A number of developments in Southwark have won a RIBA London Award.
Tate Modern’s Switch House, The Green in Nunhead, the new cancer centre at Guy’s Hospital and The Laboratory at Dulwich College were among the schemes recognised for their quality as pieces of architecture in the capital during a ceremony at 66 Portland Place yesterday (22 May).
A record 85 buildings were shortlisted, including Queen’s Court in Bermondsey.
The £260 million, pyramid-like Switch House, opened in June 2016, was designed by Herzog & de Meuron and increased the art gallery’s capacity by 60%, adding 2,000sq m of space. On the top floor, a roof terrace offers a 360-degree panoramic view over London.
Designed by AOC architects, Nunhead’s The Green opened in January 2016 to host events and workshops. It provides acoustically separate spaces to accommodate different activities at the same time and a natural ventilation system to keep heating and air-conditioning costs low. Southwark Council contributed £750,000 towards the project, and the community was involved in the design process.
The £160 million, 14-storey Guy’s Cancer Centre opened its doors at Great Maze Pond in autumn 2016. It is the first cancer centre in Europe to provide radiotherapy treatment above ground level, after patients said this would make a huge difference to them, giving them more access to natural light.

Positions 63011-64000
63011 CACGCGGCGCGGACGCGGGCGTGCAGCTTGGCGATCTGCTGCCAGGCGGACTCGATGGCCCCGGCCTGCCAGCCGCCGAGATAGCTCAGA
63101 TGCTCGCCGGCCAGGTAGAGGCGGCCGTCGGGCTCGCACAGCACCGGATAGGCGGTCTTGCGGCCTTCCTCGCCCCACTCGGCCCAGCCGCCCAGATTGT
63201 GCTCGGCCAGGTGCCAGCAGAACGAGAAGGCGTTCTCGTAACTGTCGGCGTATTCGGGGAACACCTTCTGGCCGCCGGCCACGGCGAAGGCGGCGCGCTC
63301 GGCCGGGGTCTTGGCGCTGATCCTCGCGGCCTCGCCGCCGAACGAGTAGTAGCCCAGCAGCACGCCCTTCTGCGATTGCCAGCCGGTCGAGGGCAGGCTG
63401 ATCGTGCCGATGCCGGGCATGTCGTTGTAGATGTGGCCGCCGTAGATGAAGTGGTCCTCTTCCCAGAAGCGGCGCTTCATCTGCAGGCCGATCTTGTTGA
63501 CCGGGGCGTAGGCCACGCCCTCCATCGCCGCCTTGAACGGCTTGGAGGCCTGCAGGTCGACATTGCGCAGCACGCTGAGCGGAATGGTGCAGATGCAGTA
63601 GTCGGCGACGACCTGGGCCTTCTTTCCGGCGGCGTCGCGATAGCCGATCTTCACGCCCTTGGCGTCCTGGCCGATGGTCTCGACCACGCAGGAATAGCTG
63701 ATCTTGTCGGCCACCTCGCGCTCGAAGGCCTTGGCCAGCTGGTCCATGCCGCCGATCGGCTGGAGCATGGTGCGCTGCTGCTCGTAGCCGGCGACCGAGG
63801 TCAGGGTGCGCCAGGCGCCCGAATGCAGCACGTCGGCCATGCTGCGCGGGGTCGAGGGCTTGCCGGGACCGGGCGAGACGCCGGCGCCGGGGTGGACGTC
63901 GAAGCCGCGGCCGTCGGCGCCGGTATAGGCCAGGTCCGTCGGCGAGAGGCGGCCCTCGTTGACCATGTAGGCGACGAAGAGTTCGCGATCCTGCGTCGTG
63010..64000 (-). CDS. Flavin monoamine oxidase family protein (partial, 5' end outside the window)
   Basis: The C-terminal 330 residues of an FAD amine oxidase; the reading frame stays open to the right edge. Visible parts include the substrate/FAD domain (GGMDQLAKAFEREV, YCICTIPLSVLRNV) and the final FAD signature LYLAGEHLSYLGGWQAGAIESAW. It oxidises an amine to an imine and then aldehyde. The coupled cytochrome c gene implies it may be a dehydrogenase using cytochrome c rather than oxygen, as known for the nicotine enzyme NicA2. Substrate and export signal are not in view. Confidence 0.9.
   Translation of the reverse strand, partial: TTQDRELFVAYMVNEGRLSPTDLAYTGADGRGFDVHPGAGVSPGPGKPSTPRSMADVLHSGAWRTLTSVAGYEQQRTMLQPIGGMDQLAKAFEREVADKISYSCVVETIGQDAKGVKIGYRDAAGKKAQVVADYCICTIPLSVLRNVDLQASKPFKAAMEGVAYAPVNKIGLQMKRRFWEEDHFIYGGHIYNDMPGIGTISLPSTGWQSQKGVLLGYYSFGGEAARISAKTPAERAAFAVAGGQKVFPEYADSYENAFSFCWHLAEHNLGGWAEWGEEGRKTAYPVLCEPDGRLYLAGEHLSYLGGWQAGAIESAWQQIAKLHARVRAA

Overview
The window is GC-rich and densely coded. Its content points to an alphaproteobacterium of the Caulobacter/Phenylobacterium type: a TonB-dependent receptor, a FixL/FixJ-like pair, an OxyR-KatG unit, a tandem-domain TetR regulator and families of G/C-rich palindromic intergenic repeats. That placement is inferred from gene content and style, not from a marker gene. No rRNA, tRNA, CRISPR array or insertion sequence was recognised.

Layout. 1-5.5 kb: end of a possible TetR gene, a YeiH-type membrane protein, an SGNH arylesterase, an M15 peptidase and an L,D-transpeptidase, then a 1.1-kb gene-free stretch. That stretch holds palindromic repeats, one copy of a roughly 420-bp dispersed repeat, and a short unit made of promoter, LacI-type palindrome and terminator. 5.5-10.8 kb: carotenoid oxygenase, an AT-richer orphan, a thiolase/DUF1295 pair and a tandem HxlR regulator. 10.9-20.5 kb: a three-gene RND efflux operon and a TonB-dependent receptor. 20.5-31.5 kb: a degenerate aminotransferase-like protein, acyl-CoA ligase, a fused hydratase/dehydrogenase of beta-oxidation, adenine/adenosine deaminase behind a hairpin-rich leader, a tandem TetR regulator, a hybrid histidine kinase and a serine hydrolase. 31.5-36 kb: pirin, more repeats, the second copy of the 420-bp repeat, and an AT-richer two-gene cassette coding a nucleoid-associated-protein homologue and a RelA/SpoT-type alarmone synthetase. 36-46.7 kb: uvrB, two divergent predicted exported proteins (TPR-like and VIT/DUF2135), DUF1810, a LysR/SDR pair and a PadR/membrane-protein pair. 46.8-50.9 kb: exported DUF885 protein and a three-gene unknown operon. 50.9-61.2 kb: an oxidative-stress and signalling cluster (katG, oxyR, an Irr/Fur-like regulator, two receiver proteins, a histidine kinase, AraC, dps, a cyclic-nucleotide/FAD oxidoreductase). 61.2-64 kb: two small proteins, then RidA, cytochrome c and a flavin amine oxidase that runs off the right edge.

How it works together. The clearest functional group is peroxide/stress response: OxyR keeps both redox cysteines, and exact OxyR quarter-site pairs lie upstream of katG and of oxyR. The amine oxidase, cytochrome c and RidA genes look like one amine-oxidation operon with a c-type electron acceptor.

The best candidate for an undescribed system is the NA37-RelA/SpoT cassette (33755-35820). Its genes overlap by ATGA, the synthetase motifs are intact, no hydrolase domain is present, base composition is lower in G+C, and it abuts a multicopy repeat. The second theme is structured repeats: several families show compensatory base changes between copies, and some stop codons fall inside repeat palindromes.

The building is made up of ‘villages’, each relating to a specific patient need and containing all the equipment required for a certain type of care.
It was designed by architect Rogers Stirk Harbour + Partners and specialist healthcare architect Stantec, with Arup providing integrated design engineering services.
The Laboratory is a science lab for Dulwich College, designed by Grimshaw. Judges said it “successfully balances and compliments” the 1870s New College by Charles Barry Junior “by picking up on the red bricks and beige stone colours in a panelled facade”.
And shortlisted Queen’s Court includes 51 homes, all of them allocated as affordable. Designed by CGL, it features a central communal courtyard with a children’s playspace and incorporates a Grade-II listed war memorial.
"We've already surpassed one degree of global warming," said Kristen Buida, manager of the London Climate Change Partnership.